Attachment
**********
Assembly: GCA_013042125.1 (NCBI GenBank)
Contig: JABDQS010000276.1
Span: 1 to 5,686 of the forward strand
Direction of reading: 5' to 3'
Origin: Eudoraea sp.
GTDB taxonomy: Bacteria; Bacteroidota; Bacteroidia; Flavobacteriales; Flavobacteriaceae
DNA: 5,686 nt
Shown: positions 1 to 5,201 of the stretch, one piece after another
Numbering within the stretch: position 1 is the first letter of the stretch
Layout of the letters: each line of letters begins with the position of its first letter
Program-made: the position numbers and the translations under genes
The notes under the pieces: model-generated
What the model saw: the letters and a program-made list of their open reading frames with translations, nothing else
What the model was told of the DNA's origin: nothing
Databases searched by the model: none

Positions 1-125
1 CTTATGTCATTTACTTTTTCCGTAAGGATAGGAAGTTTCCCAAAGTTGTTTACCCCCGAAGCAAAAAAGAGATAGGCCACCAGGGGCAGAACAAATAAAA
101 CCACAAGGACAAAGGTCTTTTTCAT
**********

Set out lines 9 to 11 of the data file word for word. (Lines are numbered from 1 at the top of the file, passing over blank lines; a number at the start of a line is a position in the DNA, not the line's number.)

Numbering within the stretch: position 1 is the first letter of the stretch
Layout of the letters: each line of letters begins with the position of its first letter
Program-made: the position numbers and the translations under genes